MS Subbulakshmi’s music notebooks testified to her all round concern for every aspect of rachita or composed music, a vital part of Carnatic music dear to musicians as the outpourings of saintly souls in Telugu, Kannada, Sanskrit, Tamil and Malayalam. MS sang in north Indian languages too, mainly Hindi, Marathi and Gujarati. One of her albums contains songs in ten languages! Once-in-a-while attempts include the English hymn by Rajaji that she sang with Radha at the United Nations as a goodwill gesture, and an amalgamation of apt lyrics in Sanskrit, Arabic, Japanese and Tamil (even English) at the Afro-Asian Congress of Ophthalmology in 1976.
Every one of these songs, by composers old and new, was first inscribed with its meaning in her notebook, and then each phrase notated with its literal and metaphoric meanings. Music notation came next.
The initial learning process included checking diction, emphasis, and the right spot where a phrase could be split in melodising. Experts were consulted to ensure accuracy.
MS had studied Tamil, Sanskrit, Hindi and Telugu, but did not consider herself a scholar. Yet, her Sanskrit diction amazed the pundits. The proud purohits of Kasi granted that she had flawless diction. Veteran Agnihotram Thathachariar in Tamil Nadu admitted that what had taken him a lifetime to perfect came to her in a flash of intuition. Her vak suddham (lucid enunciation) matched her sruti suddham (fidelity to pitch).
Instinct might have played its part, but the effort expended on such mastery was considerable. When MS decided to record the Vishnu Sahasranamam, pundits chanted the verses in her home for a 40-day cycle. When she recorded Kamban’s Ramayana verses, Tamil scholar Justice MM Ismail was consulted before she embarked on the project, as also before the actual recording. Notably, none of these recordings saw her hold the written text in her hand. Learning by heart was vital to truly knowing the words and melody, to flawless delivery in performance.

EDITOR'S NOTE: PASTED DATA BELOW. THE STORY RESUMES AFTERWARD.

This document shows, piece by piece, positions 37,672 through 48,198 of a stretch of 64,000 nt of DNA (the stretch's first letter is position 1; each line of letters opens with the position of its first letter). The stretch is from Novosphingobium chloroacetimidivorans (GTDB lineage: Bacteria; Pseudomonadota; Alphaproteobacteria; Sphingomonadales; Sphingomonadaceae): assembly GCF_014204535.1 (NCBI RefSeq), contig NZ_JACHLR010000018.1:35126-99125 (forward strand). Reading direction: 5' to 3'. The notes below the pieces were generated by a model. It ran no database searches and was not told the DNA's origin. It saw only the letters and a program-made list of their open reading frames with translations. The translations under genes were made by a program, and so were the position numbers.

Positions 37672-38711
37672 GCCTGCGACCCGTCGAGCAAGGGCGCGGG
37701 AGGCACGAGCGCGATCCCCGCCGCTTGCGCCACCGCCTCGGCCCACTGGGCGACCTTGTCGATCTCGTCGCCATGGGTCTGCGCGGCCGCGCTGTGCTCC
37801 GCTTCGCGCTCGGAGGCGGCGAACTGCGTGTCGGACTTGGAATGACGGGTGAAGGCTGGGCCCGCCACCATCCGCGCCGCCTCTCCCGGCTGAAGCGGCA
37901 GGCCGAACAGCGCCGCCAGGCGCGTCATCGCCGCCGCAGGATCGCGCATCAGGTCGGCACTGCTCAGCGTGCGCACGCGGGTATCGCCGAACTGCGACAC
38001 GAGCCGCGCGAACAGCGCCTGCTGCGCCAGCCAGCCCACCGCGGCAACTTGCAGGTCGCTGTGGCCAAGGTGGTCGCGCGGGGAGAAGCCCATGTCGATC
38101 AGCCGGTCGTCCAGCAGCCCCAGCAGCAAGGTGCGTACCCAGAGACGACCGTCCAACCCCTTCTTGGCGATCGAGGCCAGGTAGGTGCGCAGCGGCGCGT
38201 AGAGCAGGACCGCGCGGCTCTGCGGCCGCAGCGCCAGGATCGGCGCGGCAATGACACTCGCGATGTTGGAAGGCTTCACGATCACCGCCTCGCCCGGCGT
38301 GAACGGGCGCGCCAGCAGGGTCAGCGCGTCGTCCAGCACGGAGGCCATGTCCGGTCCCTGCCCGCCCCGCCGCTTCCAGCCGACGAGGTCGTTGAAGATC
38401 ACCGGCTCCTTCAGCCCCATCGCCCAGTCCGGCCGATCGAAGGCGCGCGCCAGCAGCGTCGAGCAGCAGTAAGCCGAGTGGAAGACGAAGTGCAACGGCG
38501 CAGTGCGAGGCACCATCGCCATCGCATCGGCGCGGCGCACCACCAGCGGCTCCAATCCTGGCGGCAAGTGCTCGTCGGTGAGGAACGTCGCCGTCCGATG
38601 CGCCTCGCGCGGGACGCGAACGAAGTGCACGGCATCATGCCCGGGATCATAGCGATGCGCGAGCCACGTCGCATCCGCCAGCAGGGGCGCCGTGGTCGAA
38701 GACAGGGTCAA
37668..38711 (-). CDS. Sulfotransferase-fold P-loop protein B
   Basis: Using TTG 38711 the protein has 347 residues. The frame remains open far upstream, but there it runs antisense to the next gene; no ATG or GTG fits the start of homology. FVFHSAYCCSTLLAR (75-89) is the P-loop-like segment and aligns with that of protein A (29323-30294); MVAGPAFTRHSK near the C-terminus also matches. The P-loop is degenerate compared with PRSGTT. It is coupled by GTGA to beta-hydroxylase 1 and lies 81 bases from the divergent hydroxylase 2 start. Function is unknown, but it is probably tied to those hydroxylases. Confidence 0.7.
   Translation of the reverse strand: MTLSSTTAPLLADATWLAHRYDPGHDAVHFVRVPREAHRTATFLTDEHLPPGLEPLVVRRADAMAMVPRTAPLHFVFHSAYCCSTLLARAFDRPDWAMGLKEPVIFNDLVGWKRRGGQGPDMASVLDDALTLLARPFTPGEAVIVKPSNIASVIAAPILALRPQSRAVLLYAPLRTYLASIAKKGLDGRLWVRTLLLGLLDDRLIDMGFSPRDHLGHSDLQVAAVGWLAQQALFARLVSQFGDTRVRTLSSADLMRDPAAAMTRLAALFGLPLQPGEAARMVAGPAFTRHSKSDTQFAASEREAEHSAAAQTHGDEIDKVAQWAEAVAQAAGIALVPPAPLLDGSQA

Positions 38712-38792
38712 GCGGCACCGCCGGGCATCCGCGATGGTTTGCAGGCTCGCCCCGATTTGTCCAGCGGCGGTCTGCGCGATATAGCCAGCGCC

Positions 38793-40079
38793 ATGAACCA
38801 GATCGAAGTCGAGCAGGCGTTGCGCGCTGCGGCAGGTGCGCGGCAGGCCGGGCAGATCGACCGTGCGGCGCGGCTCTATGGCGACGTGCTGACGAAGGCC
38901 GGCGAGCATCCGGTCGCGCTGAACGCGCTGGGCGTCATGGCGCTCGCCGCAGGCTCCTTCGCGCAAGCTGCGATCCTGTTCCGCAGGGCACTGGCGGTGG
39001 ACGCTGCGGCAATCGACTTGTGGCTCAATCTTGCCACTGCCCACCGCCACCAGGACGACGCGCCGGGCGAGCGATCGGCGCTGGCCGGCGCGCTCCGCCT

She was always generous towards young musicians, but the one practice MS invariably condemned was looking at the written lyric while singing. It was an insult to the composer. “How can you experience the feelings in the verse, if you are unsure of the words?” Performance was not the end of music. It was merely the outward manifestation of a long process of internalisation whereby melody and meaning became part of the singer’s psyche. Her devotion was given as much to the training process as to the godhead within. MS was convinced that music was a means of transcendence.
A related attribute was swarasthana suddham, or accurate pitching of every note in its rightful slot. No fudging, no blurring. Guru Semmangudi taught her the mega composition of the 72 melakarta ragas, where the identity of each successive raga has to be established by minor shifts in the notes. He had her record them for posterity. “Who else can render them so faultlessly?” he asked. When her spiritual guru Paramacharya heard it, he declared that this achievement would stand as long as the sun and the moon shone in the sky.
There was something intoxicating about Kunjamma’s voice. It made people say, “She sings the way she does out of sheer instinct.” Even informed listeners fell into the trap of denying her self reflexivity. The question is, can a sophisticated art form be practised at the highest level, over six decades, without razor sharp intelligence? Especially as our ears can trace through these years the evolution of an individual style, as elegant as it was emotional? MS acquired her vast repertoire from several sources, but when she sang Rama rama guna seema or Jagadoddliarana, how did they become her own, though true to the pathantara of the vidwans from whom she learnt them—Musiri and KVN?
Her editing skills were amazing. Every sangati and karvai had a proportionate length. If the vocal accompanist exceeded it, she would say, “Cut! cut! Jeevane poyidum” (the life force will go). She could demonstrate different kinds of volume control and modulations—the expected and the unexpected. She could hook her swaras to myriad anuswaras for silken nuancing, and very different sound effects while singing the same sangati twice. Even in her heyday of blitzkrieg brigas there was evidence of this phenomenal control. Her expression was gamaka-rooted. But there was no overkill. “Atiye koodadu,” (there should be no excess) was her inexorable principle. Kunjamma thought her music through and shaped her own original aesthetics. Like the ancient Indian aestheticians she believed that auchitya or appropriateness was essential for art that was allusive, art that strove for the sublime.